Coverage - doctors

This page answers questions on the operation of ROCS from the viewpoint of doctors.

Page last updated: 04 April 2018

  1. Who is eligible for ROCS?
  2. If I leave the private medical workforce, will I be immediately eligible for ROCS?
  3. If I leave the medical workforce for other reasons than those which grant immediate ROCS eligibility, will I have to "run bare" for three years?
  4. What if I am retired (and not yet eligible for ROCS) and have not bought run-off cover from my last insurer?
  5. Will I be eligible for ROCS if I was already in one of the eligibility groups of doctors before 1 July 2004?
  6. If I have never had medical indemnity cover, will I be covered by ROCS?
  7. Am I still eligible for ROCS if I provide services at no cost?
  8. If I am eligible for ROCS and then I move from the private sector to the public sector, will I be able to access the ROCS for my private work?

1. Who is eligible for ROCS?

The ROCS covers doctors who cease remunerated private practice, and the legal representatives of deceased former medical practitioners.

2. If I leave the private medical workforce, will I be immediately eligible for ROCS?

In most cases, the ROCS eligibility is immediate. You will be covered immediately if you are a private medical practitioners and leave the workforce:
  • after age 65;
  • because of permanent disability;
  • on maternity leave;
  • when leaving the country after working as a doctor under visa subclasses 422 (medical practitioner), 457 (business (long stay), or from 18 March 2018, a temporary visa;
    • the visa must have permitted the holder to work in Australia and not prohibit the holder from engaging in medical practice in Australia;
  • or upon death. (When a private medical practitioner dies, the ROCS will also cover claims against the doctor from that time).
If you leave the private medical workforce for reasons other than the above become, you will become eligible for the ROCS after three years.

Information about the Temporary Resident visa is at Department of Home Affairs website:
Temporary Skill Shortage visa (subclass 482) and Australia's skilled visas

3. If I leave the medical workforce for other reasons than those which grant immediate ROCS eligibility, will I have to "run bare" for three years?

No, if you are not immediately eligible for the ROCS you will be able to purchase run-off cover from your medical indemnity insurers for these three years. (You should be aware that this run-off cover will therefore be your “last contract of insurance”, and will form the basis of your ROCS cover once you become eligible).

4. What if I am retired (and not yet eligible for ROCS) and have not bought run-off cover from my last insurer?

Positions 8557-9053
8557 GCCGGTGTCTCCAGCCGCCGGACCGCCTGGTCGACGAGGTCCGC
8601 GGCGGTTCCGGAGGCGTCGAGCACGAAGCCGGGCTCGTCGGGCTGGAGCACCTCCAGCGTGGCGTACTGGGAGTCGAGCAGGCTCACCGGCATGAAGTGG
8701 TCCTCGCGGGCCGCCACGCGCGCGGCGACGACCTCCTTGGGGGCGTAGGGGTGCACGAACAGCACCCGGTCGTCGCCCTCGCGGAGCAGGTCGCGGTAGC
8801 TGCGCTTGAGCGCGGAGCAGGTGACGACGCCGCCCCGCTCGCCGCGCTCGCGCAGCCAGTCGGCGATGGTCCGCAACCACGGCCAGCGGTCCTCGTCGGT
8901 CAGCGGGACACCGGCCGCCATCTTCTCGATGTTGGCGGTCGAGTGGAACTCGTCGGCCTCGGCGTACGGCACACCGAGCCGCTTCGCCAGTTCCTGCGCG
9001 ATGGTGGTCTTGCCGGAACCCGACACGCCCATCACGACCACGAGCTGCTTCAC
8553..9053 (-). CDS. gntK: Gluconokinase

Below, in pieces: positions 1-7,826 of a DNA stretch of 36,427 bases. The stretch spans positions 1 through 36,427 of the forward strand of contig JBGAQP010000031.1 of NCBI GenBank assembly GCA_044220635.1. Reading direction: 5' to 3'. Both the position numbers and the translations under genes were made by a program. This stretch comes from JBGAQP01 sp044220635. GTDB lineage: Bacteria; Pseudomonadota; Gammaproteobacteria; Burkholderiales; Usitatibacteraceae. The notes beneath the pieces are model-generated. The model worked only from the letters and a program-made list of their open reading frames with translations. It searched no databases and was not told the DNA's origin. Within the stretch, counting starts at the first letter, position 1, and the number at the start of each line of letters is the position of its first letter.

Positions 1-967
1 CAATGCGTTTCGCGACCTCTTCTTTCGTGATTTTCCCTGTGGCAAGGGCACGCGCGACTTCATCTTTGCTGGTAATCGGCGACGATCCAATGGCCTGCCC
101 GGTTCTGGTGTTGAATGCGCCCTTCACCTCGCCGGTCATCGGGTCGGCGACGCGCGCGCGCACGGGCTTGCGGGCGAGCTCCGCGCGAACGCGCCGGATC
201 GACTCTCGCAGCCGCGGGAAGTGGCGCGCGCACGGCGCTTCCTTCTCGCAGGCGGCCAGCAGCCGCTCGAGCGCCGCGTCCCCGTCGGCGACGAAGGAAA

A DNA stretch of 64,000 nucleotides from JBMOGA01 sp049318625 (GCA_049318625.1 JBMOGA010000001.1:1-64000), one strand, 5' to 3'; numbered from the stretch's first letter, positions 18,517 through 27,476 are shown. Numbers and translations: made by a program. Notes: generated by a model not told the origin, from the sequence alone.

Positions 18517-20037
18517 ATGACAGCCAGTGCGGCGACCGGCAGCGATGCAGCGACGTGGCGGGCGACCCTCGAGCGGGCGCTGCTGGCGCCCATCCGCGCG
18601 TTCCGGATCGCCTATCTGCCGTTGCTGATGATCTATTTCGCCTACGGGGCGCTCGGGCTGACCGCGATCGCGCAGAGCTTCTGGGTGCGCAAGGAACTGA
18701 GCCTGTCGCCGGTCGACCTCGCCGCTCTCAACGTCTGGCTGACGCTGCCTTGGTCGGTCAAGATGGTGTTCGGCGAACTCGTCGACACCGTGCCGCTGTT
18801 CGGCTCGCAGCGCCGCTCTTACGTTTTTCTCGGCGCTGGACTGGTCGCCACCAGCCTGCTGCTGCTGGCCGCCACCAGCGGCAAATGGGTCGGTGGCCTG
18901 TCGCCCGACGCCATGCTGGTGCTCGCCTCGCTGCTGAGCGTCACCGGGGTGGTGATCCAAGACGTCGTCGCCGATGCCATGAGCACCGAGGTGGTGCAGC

If you have left full-time private practice and are waiting to become eligible for the ROCS (i.e. you are under 65 years, have not ceased practice because of maternity or permanent disability, nor met the eligibility requirements for temporary resident doctors) then you should purchase run-off cover.

If you do not purchase run-off cover, and are not yet in the ROCS, you will be uninsured. This means you will personally bear all the costs yourself of any legal action against you, relating to your previous medical practice.

After you have been out of private practice for three years' (or meet other eligibility criteria, i.e. you retire permanently after turning 65) you will be eligible for the ROCS.

5. Will I be eligible for ROCS if I was already in one of the eligibility groups of doctors before 1 July 2004?

Yes, provided you continue to satisfy the conditions of eligibility (in particular, provided you do not resume private medical practice).

6. If I have never had medical indemnity cover, will I be covered by ROCS?

No. Doctors who deliberately choose to practice without insurance will not be covered under the ROCS.

7. Am I still eligible for ROCS if I provide services at no cost?

Yes, as long as you do not receive a payment or gratuity, the ROCS will cover you for past incidents. However the free services will not be covered by the ROCS, and you should obtain your own appropriate cover for these services.

8. If I am eligible for ROCS and then I move from the private sector to the public sector, will I be able to access the ROCS for my private work?

Yes. Except in the cases of maternity and permanent disability, to be eligible for ROCS you need only cease private medical practice.

So if you leave private practice and move to the public sector, you will be covered by ROCS for that private practice, but not for the public sector work (which would be indemnified by the public sector employer).